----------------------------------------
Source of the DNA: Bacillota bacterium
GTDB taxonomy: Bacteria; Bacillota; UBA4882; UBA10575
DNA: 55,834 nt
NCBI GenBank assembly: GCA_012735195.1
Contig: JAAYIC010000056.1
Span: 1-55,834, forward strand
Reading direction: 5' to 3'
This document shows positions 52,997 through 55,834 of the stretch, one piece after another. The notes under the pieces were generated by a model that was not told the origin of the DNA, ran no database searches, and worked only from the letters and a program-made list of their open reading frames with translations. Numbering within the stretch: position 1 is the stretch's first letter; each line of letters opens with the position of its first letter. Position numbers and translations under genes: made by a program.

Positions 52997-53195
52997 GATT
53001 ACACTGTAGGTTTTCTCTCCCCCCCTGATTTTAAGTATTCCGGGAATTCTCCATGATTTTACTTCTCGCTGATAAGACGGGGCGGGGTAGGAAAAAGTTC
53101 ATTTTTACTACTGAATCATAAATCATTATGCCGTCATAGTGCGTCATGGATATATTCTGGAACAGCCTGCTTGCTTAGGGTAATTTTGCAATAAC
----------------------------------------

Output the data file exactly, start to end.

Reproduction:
Source of the DNA: Bacillota bacterium
GTDB taxonomy: Bacteria; Bacillota; UBA4882; UBA10575
DNA: 55,834 nt
NCBI GenBank assembly: GCA_012735195.1
Contig: JAAYIC010000056.1
Span: 1-55,834, forward strand
Reading direction: 5' to 3'
This document shows positions 52,997 through 55,834 of the stretch, one piece after another. The notes under the pieces were generated by a model that was not told the origin of the DNA, ran no database searches, and worked only from the letters and a program-made list of their open reading frames with translations. Numbering within the stretch: position 1 is the stretch's first letter; each line of letters opens with the position of its first letter. Position numbers and translations under genes: made by a program.

Positions 52997-53195
52997 GATT
53001 ACACTGTAGGTTTTCTCTCCCCCCCTGATTTTAAGTATTCCGGGAATTCTCCATGATTTTACTTCTCGCTGATAAGACGGGGCGGGGTAGGAAAAAGTTC
53101 ATTTTTACTACTGAATCATAAATCATTATGCCGTCATAGTGCGTCATGGATATATTCTGGAACAGCCTGCTTGCTTAGGGTAATTTTGCAATAAC